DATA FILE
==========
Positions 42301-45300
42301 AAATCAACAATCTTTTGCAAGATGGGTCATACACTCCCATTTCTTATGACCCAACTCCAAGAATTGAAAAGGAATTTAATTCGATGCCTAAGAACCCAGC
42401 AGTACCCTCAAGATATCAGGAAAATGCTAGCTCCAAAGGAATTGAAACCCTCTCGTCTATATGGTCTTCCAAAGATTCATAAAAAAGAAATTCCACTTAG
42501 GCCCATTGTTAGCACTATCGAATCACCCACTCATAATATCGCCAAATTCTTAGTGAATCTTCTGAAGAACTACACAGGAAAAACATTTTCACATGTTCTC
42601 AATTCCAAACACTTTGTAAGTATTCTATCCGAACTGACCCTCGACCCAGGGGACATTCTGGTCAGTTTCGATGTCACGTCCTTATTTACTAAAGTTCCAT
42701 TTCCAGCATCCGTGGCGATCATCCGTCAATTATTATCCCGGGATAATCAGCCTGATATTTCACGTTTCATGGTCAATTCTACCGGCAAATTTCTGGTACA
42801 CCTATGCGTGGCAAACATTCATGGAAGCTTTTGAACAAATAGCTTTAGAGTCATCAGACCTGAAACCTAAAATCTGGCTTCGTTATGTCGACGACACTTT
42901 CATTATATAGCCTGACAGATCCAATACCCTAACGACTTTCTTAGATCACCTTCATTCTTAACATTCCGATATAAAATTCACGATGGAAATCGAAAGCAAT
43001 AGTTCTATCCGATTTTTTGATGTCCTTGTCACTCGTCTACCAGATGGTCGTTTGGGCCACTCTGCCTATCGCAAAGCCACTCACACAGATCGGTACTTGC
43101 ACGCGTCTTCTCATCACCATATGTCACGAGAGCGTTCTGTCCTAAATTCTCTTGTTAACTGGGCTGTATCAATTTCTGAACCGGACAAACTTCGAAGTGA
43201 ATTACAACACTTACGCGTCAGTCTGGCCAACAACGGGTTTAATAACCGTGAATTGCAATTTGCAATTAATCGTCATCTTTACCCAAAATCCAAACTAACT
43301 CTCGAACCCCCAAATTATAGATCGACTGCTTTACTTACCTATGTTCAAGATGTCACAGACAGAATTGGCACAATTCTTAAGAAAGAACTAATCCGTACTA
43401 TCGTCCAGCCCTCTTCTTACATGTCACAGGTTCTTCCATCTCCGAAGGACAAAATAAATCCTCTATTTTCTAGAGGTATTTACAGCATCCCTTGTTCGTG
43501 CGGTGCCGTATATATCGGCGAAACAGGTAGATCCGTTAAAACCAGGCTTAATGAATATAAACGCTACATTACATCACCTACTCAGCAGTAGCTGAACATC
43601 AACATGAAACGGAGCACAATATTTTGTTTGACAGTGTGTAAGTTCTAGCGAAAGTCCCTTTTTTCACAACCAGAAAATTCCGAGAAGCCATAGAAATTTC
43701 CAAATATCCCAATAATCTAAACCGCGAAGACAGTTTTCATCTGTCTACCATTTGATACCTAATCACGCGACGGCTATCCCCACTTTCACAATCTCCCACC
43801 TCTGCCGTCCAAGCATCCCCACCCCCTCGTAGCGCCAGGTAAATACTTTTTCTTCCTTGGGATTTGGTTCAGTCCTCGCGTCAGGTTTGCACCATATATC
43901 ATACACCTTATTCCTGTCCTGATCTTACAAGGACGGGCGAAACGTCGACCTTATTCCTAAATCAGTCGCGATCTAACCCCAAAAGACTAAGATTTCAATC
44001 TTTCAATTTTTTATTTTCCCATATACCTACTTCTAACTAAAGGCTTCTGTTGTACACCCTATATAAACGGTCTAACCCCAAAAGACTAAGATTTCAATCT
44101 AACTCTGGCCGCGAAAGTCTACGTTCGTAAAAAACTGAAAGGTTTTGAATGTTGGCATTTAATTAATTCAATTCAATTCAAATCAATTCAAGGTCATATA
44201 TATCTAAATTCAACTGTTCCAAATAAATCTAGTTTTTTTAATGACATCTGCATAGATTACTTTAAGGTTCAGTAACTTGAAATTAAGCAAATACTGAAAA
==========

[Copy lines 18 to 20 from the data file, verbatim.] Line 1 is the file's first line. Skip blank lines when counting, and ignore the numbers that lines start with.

43901 ATACACCTTATTCCTGTCCTGATCTTACAAGGACGGGCGAAACGTCGACCTTATTCCTAAATCAGTCGCGATCTAACCCCAAAAGACTAAGATTTCAATC
44001 TTTCAATTTTTTATTTTCCCATATACCTACTTCTAACTAAAGGCTTCTGTTGTACACCCTATATAAACGGTCTAACCCCAAAAGACTAAGATTTCAATCT
44101 AACTCTGGCCGCGAAAGTCTACGTTCGTAAAAAACTGAAAGGTTTTGAATGTTGGCATTTAATTAATTCAATTCAATTCAAATCAATTCAAGGTCATATA